This case study was published in ...
Lean Construction Ireland 2019
Lean Construction Ireland Annual Book of Cases 2019
Ed. Darrin Taylor, Dublin, Ireland
Target Value Design
According to Glenn Ballard, a pioneer of Lean in Construction, Target Value Design (TVD) is “a management practice that drives the design [and construction] to deliver customer values within project constraints” (Ballard, 2009), and it is an application of Taiichi Ohno’s practice of self-imposing necessity as a means for continuous improvement.
The primary concept of TVD is to drive down the cost – or maintain cost and increase value –of a project through the design and delivery phases without reducing the quality provided or the schedule for completion. TVD is a proven and effective process to ensure the owner receives all three legs of schedule, cost, and quality.
The Lean Construction Institute (LCI USA) assert that “TVD is a very different model from the traditional, large-batch process of design, estimate cost, and value engineering — a process replete with waste. Clients do not value the process of rework and loss of quality that comes from this traditional “value engineering” process. The driving force of TVD is to increase value while decreasing cost for all team members”.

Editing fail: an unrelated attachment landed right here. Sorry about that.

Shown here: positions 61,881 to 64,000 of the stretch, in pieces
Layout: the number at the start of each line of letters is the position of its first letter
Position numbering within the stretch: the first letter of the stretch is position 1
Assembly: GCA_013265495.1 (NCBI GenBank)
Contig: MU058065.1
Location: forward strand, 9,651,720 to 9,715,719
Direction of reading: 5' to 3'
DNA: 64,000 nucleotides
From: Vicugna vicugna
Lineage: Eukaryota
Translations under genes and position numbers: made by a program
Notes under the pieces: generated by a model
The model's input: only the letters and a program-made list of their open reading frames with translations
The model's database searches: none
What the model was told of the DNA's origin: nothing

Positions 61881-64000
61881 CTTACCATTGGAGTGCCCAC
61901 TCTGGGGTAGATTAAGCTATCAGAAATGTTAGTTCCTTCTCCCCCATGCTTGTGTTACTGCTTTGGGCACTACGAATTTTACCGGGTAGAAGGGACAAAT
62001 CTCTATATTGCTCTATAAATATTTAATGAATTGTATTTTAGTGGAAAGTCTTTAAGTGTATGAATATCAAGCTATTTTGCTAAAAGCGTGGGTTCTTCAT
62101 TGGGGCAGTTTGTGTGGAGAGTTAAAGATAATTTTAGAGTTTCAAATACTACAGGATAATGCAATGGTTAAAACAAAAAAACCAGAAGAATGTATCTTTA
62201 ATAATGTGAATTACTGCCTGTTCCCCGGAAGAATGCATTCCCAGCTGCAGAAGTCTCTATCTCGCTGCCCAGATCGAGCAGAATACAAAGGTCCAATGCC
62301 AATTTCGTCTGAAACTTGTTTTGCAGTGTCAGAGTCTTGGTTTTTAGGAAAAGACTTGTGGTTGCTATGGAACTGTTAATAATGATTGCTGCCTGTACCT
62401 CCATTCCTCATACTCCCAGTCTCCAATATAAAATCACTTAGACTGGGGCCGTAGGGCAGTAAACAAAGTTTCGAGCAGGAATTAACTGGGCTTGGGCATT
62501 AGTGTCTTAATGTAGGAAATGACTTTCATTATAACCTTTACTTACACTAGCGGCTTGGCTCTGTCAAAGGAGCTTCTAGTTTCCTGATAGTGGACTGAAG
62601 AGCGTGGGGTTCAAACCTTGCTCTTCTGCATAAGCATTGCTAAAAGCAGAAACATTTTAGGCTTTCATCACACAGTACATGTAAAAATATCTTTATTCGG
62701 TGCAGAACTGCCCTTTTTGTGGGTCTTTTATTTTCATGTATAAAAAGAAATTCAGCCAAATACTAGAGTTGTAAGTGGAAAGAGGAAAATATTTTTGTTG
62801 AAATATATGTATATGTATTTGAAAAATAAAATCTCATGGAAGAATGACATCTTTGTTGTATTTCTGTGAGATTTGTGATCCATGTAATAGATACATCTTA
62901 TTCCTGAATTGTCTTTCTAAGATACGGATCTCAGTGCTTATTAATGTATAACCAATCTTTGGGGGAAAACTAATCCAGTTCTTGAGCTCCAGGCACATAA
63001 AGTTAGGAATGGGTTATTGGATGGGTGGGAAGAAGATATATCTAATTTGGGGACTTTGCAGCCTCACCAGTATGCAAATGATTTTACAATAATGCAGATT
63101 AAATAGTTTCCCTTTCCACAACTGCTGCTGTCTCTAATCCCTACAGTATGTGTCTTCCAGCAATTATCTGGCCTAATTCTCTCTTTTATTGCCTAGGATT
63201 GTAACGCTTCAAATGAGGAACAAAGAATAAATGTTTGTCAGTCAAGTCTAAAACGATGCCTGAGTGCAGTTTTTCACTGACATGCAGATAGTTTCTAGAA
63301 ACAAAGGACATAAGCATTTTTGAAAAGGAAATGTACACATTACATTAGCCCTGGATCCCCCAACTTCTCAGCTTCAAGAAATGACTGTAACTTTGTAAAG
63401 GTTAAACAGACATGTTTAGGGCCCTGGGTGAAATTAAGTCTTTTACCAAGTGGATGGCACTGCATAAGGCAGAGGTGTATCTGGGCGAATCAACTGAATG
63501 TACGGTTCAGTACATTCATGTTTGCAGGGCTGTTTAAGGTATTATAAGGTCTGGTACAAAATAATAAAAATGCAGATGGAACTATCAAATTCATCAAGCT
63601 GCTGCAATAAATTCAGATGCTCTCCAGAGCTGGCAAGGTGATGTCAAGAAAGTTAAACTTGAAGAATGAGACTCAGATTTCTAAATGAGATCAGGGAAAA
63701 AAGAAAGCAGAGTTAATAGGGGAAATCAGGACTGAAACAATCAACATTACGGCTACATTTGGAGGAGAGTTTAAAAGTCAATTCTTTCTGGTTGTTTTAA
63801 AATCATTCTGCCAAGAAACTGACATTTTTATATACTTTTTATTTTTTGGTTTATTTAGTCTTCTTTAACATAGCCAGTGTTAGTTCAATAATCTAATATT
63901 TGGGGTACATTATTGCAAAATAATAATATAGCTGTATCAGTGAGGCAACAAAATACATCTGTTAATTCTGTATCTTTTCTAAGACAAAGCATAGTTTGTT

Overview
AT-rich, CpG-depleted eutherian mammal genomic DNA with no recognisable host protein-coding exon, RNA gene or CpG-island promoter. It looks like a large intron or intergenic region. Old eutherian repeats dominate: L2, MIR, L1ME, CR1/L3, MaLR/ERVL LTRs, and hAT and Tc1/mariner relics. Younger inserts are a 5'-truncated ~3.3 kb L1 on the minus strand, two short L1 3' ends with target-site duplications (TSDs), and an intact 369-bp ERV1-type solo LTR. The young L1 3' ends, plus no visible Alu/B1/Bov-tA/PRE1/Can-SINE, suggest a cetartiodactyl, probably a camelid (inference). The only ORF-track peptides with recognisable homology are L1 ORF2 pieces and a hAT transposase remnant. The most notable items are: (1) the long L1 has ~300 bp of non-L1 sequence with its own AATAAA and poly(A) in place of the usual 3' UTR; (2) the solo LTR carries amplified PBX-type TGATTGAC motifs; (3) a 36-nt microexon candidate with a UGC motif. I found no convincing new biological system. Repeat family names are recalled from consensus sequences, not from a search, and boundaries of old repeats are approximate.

In the publication ‘Target Value Design: Current Benchmark’ (Ballard 2011, p.79), it is noted that “In the building sector, it has been customary for architects to work with customers to understand what they want, then produce facility designs intended to deliver what’s wanted. The cost of those designs has then been estimated, and too often, found to be greater than the customer is willing or able to bear, requiring designs to be revised, then re-costed, and so on. This cycle of design-estimate-rework is wasteful and reduces the value customers get for their money. Cost has been an outcome of design”.